Birmingham, Ala.-based Regions Bank is building a new branch at the intersection and removed numerous trees in the process. Regions bought the land more than a year ago from Houston-based developer Camden Property Trust, which is building an apartment complex on East Andrews Drive.
“They first knocked down a chunk of it and left a line of trees along West Paces and now the line of trees along West Paces is just completely gone,” said Williams, who lives less than a half-mile from the site. “It’s just sad. There are so many cars coming and going down West Paces. … You’ve got nothing to suck up the pollution.”
Mercy Sandberg-Wright, who lives in the Tuxedo Park neighborhood nearby, said she drives by the corner every day.
“A lot of people in the neighborhood are very upset about how this has been handled,” she said. “It’s such an eyesore.”
Said Buckhead resident Tim Sheehan, “Naturally everybody’s upset over the clear-cutting of the property. … They took down 100-year-old oak trees. It’s crazy.”
He lives on Valley Road close to the site and said he is even more concerned about a planned right-out exit for the bank, which he believes will cause a “safety hazard on an already overburdened artery on West Paces Ferry.”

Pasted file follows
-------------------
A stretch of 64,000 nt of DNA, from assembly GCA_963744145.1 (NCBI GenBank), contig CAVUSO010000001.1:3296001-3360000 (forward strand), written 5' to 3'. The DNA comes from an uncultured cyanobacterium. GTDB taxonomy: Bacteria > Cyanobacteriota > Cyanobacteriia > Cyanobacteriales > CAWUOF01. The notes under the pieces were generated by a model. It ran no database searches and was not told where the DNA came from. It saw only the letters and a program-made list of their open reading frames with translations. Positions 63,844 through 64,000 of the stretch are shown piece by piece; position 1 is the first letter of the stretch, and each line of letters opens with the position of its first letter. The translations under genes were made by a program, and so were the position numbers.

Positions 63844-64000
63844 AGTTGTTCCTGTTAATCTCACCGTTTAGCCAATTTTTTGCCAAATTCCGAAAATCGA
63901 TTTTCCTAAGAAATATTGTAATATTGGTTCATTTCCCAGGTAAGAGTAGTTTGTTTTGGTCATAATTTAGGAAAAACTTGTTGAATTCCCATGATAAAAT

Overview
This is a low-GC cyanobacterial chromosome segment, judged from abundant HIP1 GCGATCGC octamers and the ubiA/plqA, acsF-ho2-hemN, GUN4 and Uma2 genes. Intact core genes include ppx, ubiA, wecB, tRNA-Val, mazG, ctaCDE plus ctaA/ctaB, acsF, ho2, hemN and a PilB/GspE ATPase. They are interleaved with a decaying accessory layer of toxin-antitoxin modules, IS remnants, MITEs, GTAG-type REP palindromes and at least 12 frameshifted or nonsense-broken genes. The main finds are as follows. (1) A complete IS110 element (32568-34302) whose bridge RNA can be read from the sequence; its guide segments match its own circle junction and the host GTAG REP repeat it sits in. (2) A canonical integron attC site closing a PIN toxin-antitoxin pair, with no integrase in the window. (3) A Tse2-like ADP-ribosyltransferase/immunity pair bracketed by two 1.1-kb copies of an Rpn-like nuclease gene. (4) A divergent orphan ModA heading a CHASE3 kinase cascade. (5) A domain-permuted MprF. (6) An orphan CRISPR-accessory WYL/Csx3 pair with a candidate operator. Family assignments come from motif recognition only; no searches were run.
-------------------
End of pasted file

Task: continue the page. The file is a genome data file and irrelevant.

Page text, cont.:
Regions spokeswoman Evelyn Mitchell said the trees were removed from the property as a result of the project’s site design.
“The location of the building on the property determines which trees must be considered for removal,” she said in an email. “Also, the [Special Public Interest-District 9] zoning requires sidewalks and landscape zones along both of the street frontages and requires all the trees along this street to be removed. The building placement was determined mainly by the SPI-9 zoning classification of the site. The SPI-9 classification establishes maximum setbacks lines — meaning the building cannot be placed behind the setback line — from both West Paces Ferry and East Andrews. This placed the building near the intersection of the two roads. So any of the trees in that area had to be removed to make way for the building.”
Mitchell said the site plan and tree removal were approved by the city of Atlanta on Dec. 19 and the trees were taken down on or about Jan. 13.
“It is my understanding that no objection concerning the removal of the trees was filed with the city,” she said. “The approved plans include extensive landscaping, including the addition of grass, numerous trees and shrubs. Our intention is to create attractive and inviting space to serve our customers and support responsible development in the Buckhead area.”
Mitchell did not provide details on how many trees were removed, how many will be added or if the company was required to pay a fine for the tree removal. The bank is slated to open during the second half of this year.
In October about 50 residents upset with the bank's plans for the branch protested its construction.